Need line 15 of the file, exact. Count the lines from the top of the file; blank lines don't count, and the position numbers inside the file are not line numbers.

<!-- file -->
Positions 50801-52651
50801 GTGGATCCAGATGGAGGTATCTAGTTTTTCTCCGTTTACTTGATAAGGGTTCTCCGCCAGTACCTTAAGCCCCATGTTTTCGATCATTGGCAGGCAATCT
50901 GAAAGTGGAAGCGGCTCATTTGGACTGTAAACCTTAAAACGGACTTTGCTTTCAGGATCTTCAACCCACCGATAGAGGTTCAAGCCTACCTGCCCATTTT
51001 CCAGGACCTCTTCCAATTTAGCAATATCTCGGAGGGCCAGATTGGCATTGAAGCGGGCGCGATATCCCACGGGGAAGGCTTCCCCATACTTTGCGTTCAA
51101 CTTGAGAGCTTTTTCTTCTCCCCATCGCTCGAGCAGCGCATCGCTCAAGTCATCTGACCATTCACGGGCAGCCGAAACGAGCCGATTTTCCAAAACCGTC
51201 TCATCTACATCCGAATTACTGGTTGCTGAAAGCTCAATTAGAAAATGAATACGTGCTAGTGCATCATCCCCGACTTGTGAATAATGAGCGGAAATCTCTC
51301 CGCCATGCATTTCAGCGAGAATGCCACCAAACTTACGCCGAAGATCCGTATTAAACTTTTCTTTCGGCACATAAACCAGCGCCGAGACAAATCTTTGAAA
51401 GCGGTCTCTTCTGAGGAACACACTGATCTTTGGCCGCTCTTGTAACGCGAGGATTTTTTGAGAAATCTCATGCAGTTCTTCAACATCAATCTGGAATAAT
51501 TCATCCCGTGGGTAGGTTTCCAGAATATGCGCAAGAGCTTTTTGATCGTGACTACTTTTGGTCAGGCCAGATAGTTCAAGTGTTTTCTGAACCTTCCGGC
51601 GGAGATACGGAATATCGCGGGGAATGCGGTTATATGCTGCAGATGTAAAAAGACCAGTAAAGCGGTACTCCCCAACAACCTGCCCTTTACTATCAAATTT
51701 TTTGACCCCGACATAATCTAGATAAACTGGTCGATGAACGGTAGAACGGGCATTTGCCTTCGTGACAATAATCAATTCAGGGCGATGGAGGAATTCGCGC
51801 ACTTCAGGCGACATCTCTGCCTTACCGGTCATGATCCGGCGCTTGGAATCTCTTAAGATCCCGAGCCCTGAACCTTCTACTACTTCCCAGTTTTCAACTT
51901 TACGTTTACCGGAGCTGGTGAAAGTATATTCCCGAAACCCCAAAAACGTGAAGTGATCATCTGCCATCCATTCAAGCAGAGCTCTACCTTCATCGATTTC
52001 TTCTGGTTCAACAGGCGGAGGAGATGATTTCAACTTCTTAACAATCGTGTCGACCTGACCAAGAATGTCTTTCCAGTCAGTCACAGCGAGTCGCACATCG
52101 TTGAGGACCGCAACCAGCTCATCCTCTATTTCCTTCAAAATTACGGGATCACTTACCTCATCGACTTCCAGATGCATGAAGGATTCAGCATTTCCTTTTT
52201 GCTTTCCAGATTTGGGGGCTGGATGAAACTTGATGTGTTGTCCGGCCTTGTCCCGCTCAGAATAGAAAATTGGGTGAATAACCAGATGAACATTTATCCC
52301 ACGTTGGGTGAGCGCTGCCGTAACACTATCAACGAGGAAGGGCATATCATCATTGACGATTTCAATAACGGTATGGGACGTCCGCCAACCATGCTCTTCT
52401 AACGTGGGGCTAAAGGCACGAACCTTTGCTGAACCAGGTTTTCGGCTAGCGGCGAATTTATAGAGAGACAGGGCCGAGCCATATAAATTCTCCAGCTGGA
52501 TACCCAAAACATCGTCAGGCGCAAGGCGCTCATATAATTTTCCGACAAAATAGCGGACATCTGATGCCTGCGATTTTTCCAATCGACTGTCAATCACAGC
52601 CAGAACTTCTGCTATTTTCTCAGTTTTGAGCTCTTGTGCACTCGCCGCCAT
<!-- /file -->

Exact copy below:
52101 TTGAGGACCGCAACCAGCTCATCCTCTATTTCCTTCAAAATTACGGGATCACTTACCTCATCGACTTCCAGATGCATGAAGGATTCAGCATTTCCTTTTT